Two comparable warts (i.e., warts whose diameters differed no more than two millimeters) distanced at least 1cm apart were identified on each subject by a principal investigator (CS). Zinc oxide 15% ointment and hydrophilic cream, acting as the placebo, were randomized by block allocation (block of 2) as Drug 1 and 2 by a research assistant and applied three times per day to designated Lesions 1 and 2 for four weeks. Both drugs were compounded and packaged in similar tubes by the department of pharmacy at King Chulalongkorn Memorial Hospital. At baseline and Weeks 2 and 4, both lesions were photographed using dermoscopy (Dermlite DL4, 3Gen Inc., San Juan Capistrano, California) attached to the iPhone® 6 (Apple Inc., Cupertino, California). Another set of photographs for volume assessment was taken with the Antera 3D® camera (Miravex, Dublin, Ireland). The camera was placed parallel to the lesions. The brightness of each capture had to be more than 95% degree; white and black balance were also corrected. The exact locations for both types of photography were recorded at every visit.
Characteristics of each subject were recorded at their first visit. Adherence and adverse effects were recorded at Weeks 2 and 4.
Objective Measurements. Diameter and surface area. Photographs taken by dermoscope/iPhone® 6 were analyzed for diameters by Adobe Illustrator CS6® (Adobe System Inc., San Jose, California) with line segment tool function. The exact scales were standardized. The diameter of each wart was measured three times, in millimeters. To determine the size of the lesions, the surface area was calculated based on a formula of surface area, ?r2.
Volume. Antera 3D® software was used to automatically evaluate the volume in mm3. Measurements were performed again in triplicates and mean/median values calculated.
Physician’s Global Assessment. Three blinded dermatologists evaluated the global change of lesions by comparing close-up digital photographs from dermoscopy taken at Weeks 2 and 4 to the pictures taken at baseline (Week 0). We used consensus grading scales as follows: Grade 1, 1 to 25-percent improvement (fair improvement); Grade 2, 25 to 50-percent improvement (good improvement); Grade 3, 50 to 75-percent improvement; Grade 4, 75 to 100-percent improvement. Grades 3 and 4 were collectively reported as excellent improvement. Corresponding minus scales were applicable in case of worsening.
Participant’s Assessment. At Week 4, after completing the study, the subjects assessed, via questionnaire, their satisfaction, perception, and acceptance of using both drugs. This questionnaire comprised two parts. The first part evaluated the ease of drug application and response to treatment. Grading scales were as follows: Grade 0, no improvement (unsatisfied); Grade 1, 1 to 25-percent improvement (marginally satisfied); Grade 2, 25 to 50-percent improvement (moderately satisfied); Grade 3, 50 to 75-percent improvement (very satisfied); Grade 4, 75 to 100-percent improvement (extremely satisfied). The second part consisted of a single yes/no question regarding the patient-perceived acceptability of both preparations. All participants were blinded throughout the study.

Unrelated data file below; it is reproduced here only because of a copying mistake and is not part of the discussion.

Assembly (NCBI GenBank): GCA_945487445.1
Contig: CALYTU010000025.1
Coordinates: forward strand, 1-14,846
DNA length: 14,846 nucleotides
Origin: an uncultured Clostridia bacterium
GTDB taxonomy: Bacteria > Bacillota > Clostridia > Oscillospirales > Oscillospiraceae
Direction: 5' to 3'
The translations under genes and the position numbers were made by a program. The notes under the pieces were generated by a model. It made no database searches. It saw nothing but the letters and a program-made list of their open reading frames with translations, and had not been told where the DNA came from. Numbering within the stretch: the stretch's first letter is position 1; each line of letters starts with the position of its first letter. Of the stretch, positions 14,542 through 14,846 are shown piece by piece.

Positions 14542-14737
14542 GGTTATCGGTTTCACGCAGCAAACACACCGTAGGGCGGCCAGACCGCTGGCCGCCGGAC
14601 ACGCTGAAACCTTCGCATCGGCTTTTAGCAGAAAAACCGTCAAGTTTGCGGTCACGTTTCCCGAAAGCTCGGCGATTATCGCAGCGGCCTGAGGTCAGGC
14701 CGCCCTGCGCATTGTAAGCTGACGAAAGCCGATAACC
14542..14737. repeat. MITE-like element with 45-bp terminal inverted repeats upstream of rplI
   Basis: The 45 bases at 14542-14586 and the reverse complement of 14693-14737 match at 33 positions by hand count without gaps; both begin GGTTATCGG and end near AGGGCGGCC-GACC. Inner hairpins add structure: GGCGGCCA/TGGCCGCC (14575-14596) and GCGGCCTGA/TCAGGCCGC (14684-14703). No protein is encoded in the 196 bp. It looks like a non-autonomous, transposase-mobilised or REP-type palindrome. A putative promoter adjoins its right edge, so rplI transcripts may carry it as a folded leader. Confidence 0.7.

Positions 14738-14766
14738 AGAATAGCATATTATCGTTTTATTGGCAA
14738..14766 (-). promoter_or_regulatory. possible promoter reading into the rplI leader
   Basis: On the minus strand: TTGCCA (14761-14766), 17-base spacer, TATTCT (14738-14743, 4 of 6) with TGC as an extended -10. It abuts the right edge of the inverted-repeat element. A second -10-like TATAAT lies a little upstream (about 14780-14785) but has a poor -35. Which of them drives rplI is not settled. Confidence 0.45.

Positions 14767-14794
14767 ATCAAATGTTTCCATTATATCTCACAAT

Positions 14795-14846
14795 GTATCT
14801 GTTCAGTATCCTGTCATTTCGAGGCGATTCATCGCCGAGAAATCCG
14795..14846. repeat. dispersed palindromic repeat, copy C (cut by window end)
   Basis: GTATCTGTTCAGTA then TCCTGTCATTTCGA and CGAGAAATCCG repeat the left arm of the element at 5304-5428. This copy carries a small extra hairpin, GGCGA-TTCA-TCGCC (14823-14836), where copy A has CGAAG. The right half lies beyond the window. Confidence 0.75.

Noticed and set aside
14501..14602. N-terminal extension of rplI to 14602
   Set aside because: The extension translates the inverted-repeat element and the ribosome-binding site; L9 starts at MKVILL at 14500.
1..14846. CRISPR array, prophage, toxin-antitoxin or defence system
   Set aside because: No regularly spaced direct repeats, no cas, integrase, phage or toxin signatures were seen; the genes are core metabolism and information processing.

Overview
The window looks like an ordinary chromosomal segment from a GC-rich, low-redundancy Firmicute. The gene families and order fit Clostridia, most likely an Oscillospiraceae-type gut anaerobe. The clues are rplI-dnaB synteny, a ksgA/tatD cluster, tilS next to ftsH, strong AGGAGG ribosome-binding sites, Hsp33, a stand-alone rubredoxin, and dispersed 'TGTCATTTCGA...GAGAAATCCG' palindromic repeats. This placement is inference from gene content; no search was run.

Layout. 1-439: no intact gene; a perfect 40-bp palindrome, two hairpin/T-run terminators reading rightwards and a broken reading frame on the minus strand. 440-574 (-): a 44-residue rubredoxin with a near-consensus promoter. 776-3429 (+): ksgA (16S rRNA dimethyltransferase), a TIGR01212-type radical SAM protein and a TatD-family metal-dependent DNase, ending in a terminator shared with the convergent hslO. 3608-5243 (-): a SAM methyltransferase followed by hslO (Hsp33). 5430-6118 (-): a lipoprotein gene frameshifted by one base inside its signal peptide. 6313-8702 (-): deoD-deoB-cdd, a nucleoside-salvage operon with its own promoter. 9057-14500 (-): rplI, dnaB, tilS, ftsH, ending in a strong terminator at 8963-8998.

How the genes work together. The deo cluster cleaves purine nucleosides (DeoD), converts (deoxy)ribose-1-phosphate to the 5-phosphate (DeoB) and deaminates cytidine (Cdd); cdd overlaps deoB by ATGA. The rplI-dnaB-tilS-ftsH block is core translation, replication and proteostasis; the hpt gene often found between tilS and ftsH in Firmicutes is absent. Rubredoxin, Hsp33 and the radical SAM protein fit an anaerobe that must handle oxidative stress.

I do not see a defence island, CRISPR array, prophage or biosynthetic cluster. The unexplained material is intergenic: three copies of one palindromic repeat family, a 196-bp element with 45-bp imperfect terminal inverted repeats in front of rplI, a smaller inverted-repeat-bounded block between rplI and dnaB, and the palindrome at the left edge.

Application and adherence. At Week 0, both warts were pared once by CS using a scalpel. Subjects were instructed to apply Drug 1 or 2 on the chosen lesion, three times per day, every day, using cotton-tip applicators (CTA). After, the lesions were occluded with a bandage (3M Thailand Co., Lat Lum Kaew, Pathum Thani) for at least one hour. For drug adherence assessments, one CTA was used for each drug application and an adequate amount of drug was defined as when complete coverage was achieved on the surface of the lesions. Subjects were asked to return all used tubes and remaining CTAs at each visit so that the tubes could be weighted to determine adherence. The drop out criteria applied to patients who switched the treatment or did not apply each drug more than 15 times, according to their diaries and CTA counts.
Safety and adverse events. At Weeks 2 and 4, subjects were asked about any adverse events from using either drugs. Any subjects who had severe side effects, such as severe contact dermatitis, would be excluded from the study.
Sample size and statistical analysis. To detect a clinically significant 25-percent reduction in size, between 15% zinc oxide ointment and placebo, assuming the 90% of power and a 5% two-sided type I error, 16 lesions were required on each arm. Baseline characteristics and side effects were summarized using descriptive statistics (number with percent or median with interquartile range [IQR]). Objective measurements were analyzed as median or median percent change from Week 0 to Week 4, compared by Wilcoxon signed-rank test or Generalize Equation Estimate (GEE). Proportion of percent change and physician’s and patient’s assessment were analyzed by Mc-Nemar test. All statistical analyses were done with Stata program (version 13.1, StataCorp, College station, Texas). The difference was considered statistically significant when P<0.05.